From Charles I to Charles Taylor
20 The Punishment Ethic in International Relations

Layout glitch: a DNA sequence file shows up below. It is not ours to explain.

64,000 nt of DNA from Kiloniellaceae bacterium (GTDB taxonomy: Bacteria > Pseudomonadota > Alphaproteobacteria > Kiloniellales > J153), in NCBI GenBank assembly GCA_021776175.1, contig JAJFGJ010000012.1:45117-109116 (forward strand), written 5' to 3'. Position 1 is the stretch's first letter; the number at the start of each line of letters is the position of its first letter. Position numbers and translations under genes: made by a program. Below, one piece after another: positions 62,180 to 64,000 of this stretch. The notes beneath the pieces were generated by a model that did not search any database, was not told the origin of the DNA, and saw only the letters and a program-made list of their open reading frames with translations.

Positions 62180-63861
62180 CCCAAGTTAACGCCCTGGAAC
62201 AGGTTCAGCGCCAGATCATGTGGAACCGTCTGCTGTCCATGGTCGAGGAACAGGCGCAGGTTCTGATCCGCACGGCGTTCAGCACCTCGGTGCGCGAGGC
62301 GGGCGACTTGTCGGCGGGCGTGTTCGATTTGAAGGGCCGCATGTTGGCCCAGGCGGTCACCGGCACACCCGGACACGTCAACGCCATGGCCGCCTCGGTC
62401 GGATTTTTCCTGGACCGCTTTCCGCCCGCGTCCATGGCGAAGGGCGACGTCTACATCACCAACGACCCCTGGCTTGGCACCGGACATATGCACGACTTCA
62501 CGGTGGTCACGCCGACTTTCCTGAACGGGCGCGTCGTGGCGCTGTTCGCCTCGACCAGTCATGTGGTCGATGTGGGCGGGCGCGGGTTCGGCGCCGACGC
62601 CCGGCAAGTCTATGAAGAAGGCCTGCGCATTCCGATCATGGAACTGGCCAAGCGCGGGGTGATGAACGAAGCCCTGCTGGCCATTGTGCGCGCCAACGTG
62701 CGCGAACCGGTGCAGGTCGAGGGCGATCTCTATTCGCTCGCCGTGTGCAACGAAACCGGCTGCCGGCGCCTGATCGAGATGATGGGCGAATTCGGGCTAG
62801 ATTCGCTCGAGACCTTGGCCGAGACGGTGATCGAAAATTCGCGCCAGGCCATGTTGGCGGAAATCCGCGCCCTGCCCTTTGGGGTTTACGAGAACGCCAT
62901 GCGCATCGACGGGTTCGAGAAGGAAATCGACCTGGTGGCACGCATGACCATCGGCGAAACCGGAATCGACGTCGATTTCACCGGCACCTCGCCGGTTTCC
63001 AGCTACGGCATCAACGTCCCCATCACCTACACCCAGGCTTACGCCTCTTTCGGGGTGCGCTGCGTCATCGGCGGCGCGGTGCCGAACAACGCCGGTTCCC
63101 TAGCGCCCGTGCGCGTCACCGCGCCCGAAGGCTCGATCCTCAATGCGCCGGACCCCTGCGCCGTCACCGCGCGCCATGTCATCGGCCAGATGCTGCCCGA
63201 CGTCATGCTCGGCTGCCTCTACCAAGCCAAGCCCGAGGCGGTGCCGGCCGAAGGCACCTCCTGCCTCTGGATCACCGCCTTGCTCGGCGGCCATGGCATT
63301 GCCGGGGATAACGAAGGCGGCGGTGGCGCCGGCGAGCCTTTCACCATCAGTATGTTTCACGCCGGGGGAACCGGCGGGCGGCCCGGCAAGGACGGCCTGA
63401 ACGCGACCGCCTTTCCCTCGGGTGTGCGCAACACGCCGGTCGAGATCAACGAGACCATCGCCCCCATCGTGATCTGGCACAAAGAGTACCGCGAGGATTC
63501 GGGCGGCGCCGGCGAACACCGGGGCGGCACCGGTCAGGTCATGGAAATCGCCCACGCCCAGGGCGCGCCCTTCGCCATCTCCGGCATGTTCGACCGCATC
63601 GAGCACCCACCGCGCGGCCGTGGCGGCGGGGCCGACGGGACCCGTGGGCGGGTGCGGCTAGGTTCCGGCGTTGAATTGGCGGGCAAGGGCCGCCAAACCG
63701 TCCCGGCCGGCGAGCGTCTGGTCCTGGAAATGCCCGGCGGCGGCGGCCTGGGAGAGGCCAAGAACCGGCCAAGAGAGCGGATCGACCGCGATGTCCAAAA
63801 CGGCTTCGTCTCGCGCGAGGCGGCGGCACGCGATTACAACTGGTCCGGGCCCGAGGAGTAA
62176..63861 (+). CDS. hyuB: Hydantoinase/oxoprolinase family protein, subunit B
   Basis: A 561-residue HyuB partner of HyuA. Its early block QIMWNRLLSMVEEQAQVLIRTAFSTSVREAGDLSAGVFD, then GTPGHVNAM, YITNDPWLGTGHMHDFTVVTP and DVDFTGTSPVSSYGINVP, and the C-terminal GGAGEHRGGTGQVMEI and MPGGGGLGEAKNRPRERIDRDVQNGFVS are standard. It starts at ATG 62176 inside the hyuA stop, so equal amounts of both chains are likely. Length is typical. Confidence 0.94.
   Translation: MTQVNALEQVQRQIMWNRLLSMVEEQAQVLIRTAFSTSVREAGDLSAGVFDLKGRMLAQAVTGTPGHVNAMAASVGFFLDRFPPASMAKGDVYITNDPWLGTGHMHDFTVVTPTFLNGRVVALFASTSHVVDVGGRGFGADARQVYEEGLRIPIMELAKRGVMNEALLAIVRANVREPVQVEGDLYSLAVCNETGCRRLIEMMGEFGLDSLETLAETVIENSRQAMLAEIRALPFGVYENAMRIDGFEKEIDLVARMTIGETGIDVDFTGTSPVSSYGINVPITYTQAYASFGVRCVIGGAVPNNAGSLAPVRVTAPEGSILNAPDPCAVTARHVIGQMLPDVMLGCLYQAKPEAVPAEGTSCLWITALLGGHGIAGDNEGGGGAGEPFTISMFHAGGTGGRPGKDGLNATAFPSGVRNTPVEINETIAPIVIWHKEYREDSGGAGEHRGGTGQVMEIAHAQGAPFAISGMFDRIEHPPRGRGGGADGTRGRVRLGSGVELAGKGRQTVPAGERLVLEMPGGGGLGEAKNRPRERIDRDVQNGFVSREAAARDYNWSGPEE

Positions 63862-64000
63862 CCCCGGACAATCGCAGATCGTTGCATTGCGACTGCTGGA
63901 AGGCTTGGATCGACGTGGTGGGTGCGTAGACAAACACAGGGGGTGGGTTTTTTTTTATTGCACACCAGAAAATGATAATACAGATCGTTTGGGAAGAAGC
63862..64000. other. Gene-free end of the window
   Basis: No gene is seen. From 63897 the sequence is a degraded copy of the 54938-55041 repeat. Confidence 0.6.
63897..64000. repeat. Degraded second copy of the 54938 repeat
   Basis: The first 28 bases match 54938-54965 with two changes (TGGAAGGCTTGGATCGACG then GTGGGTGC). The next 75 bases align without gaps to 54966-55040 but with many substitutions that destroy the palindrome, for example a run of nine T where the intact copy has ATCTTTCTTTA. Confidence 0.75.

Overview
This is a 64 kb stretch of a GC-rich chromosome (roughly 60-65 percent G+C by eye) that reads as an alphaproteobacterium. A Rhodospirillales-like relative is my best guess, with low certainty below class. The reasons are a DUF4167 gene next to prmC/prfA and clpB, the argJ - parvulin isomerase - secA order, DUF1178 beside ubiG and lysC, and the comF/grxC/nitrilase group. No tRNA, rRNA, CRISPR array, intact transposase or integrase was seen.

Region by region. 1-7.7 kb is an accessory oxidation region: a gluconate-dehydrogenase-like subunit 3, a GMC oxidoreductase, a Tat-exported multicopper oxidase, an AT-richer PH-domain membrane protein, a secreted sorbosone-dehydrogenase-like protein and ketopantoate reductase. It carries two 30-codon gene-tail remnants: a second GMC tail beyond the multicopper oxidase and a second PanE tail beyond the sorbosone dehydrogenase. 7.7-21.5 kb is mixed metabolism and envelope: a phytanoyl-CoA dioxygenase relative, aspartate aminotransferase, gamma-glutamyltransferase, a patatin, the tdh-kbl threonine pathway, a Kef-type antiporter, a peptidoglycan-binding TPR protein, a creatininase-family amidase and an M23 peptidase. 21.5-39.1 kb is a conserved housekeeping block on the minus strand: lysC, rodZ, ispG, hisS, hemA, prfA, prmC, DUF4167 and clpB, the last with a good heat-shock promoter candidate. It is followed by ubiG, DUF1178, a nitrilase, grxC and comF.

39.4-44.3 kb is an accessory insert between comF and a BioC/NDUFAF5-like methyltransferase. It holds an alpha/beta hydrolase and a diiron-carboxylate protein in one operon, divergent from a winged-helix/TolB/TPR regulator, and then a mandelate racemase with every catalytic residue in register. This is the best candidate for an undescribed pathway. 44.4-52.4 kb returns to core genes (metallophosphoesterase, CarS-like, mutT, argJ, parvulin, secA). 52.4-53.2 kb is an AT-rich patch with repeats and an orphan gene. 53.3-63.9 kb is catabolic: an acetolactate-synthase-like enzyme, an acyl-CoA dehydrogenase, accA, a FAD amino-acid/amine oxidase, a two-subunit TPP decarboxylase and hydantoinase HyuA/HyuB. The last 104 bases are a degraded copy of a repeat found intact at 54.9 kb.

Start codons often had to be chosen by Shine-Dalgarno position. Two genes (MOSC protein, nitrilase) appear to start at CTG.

An explosion in national and international ‘justice’ The story told by this book may begin in the seventeenth century but it is overwhelmingly a twentieth- and twenty-first-century one. Apart from Charles I and Louis XVI, the criminal law has been used to adjudicate acts of state only since the end of World War I. As we have seen, there was a peak in these prosecutions after World War II and then a lull. The tempo picked up after the end of the Cold War and accelerated dramatically in the first decade of the twenty-first century, as international criminal law became a fashionable and, above all, lucrative growth industry: Rwanda’s ‘Gacaca’ trials cost $50 per suspect and tried about 1.3 million people, no doubt in very questionable circumstances. But over the same period, the International Criminal Tribunal for Rwanda conducted mammoth trials of 75 Rwandans, many of which lasted over a decade, at a cost of $20,000,000 per suspect. By the same token, the International Criminal Court had consumed $1 billion during the 12 years of its existence up to 2014 ($83 million per year or over $1.5 million per week) and yet had by then concluded only two trials. As a result, whereas there had been only thirty criminal trials of heads of state for acts of state in the three centuries from 1649 to 2008, when Saddam Hussein was executed, no fewer than fifteen new heads of state were indicted or tried in the following five years,...
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